CISA3’s Associate Director for Archaeology, UCSD professor Tom Levy, is leading an effort to develop a Digital Archaeology Atlas for the Holy Land (DAAHL). It aims to create a virtual atlas of archaeological sites, artifacts and other information dating from pre-Biblical times to the early 20th century, in what are today Israel, Jordan, southern Lebanon, the Sinai Peninsula and Syria. The atlas will be a hightech research device and online gateway. Using the power of spatial information systems such as GIS, tens of thousands of recorded archaeological sites will be catalogued through maps, photographs and even interactive 3D representations of artifacts. The atlas would be made available over the Internet to the public and to researchers in the fi eld, with digital visualization tools that allow them to explore the region’s history through its archaeological record.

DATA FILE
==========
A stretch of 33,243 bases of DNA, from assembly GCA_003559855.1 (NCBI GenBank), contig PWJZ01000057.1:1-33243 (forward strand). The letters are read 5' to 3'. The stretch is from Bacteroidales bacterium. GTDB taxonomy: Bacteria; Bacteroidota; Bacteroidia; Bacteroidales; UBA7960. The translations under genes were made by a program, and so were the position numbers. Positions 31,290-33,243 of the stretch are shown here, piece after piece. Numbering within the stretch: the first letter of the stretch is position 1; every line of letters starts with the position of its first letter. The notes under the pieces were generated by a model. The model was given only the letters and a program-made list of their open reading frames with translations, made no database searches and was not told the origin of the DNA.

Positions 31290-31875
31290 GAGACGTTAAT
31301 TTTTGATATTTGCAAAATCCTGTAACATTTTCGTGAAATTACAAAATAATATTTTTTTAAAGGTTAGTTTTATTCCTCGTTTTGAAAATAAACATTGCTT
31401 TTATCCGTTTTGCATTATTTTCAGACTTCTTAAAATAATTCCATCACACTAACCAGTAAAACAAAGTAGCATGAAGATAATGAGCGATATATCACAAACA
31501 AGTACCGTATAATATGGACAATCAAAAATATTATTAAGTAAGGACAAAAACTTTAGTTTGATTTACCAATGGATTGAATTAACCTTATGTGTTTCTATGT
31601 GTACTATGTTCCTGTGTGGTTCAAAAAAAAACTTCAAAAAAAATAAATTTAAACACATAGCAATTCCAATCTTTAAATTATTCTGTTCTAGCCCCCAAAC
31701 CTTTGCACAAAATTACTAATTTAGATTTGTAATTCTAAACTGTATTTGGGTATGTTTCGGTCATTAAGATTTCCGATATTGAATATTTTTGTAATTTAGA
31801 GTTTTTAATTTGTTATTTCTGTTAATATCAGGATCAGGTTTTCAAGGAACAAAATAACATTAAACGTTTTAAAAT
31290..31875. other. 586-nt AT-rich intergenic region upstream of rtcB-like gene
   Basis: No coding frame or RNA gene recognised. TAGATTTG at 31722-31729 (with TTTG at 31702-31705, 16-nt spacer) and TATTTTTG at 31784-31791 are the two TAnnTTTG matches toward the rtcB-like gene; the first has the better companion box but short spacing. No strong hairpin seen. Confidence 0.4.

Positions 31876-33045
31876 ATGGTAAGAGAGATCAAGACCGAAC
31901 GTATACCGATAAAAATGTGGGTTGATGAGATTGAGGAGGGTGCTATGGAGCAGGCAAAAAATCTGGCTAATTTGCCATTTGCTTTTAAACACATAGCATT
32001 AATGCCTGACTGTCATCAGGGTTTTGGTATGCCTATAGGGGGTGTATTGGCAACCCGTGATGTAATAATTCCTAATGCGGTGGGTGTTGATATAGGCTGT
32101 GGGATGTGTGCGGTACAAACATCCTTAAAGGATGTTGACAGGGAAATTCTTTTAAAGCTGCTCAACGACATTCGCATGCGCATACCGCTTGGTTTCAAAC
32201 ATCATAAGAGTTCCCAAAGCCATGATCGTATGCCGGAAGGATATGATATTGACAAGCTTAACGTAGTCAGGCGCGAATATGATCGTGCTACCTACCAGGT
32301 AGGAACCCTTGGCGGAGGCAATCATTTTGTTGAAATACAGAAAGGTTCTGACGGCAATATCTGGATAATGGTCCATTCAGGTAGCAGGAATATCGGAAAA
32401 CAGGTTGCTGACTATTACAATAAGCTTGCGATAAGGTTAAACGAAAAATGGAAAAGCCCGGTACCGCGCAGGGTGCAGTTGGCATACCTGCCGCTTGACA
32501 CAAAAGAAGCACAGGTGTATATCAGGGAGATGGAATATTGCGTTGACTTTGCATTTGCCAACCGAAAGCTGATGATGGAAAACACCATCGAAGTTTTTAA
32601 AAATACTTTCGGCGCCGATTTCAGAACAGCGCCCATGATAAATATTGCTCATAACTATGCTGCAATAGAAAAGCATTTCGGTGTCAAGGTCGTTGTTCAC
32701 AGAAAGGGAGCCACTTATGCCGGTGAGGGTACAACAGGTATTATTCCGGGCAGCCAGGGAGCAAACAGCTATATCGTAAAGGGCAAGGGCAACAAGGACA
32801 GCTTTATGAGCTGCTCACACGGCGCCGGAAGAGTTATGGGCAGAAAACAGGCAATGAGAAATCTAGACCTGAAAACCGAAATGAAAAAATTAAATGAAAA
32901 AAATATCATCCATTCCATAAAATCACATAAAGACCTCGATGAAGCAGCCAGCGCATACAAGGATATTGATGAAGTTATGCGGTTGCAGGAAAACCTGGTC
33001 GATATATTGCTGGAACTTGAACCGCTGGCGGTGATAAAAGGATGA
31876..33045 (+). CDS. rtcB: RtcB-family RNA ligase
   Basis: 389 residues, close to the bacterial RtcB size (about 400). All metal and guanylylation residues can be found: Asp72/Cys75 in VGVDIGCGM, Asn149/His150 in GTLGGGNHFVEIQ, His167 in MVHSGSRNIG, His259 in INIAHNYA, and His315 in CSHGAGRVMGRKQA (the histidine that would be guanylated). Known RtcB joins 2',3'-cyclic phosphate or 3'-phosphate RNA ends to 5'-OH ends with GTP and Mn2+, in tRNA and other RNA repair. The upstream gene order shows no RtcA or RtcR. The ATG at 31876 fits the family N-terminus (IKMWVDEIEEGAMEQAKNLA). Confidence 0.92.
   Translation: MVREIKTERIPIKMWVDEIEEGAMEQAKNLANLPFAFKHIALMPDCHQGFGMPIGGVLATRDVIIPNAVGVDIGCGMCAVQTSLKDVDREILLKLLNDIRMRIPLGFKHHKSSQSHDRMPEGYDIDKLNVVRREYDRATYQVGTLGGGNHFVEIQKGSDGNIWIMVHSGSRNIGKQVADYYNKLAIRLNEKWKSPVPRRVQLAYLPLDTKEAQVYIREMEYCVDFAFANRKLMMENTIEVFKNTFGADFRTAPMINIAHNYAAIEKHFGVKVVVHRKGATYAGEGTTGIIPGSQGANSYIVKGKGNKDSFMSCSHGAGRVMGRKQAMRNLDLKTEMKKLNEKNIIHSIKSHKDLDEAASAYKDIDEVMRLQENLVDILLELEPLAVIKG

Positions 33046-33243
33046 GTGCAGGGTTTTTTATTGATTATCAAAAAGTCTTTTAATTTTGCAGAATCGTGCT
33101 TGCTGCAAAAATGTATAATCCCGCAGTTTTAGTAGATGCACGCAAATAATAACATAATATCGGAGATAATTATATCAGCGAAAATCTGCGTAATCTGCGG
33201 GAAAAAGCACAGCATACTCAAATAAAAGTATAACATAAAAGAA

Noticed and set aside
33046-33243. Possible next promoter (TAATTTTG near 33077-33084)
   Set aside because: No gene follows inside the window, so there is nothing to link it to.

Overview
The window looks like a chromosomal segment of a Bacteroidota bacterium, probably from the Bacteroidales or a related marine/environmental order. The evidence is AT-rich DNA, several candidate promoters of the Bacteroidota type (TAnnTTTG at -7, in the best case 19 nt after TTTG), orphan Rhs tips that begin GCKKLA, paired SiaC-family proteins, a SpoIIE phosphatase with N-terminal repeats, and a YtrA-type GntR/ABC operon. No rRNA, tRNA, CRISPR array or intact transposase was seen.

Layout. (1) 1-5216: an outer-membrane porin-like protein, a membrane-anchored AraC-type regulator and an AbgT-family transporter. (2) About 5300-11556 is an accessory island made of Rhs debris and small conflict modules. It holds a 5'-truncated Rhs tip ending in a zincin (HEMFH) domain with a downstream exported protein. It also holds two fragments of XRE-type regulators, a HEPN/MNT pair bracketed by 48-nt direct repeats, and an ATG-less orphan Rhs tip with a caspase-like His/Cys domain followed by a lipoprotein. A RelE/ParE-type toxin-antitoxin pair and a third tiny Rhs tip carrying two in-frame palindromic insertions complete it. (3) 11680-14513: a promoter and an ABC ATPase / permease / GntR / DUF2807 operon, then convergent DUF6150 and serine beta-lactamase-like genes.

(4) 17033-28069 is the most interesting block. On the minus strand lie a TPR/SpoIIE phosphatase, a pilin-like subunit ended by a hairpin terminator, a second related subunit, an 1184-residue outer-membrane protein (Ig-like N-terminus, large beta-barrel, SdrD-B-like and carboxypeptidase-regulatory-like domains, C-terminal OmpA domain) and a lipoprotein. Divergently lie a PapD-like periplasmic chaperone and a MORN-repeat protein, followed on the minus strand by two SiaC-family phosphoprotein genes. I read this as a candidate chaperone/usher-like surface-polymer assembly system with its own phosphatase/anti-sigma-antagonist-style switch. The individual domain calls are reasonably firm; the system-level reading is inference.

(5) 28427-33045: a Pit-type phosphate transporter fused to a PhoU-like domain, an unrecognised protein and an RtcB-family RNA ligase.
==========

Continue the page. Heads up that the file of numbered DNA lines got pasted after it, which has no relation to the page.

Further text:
The DAAHL project, with Stephen Savage of Arizona State University, brings together more than 30 archaeologists and experts in information technology from the U.S., Europe and the Middle East, as well as public and private groups able and willing to contribute to the effort.
Ultimately, CISA3 hopes to develop the Holy Land atlas as the fi rst ‘node’ in a network spanning the entire Mediterranean basin. If successful, the DAAHL could also become a prototype for similar efforts to document and study the archaeological record in other parts of the globe, including India, China, Africa and the Americas. In short, this CISA3 project aims to demonstrate the transformative power of cyberinfrastructure for archaeological and historical studies around the Mediterranean region.
The DAAHL could form the middleware tier of the Holy Land ‘node’ in a wider digital archaeology network for the Mediterranean region.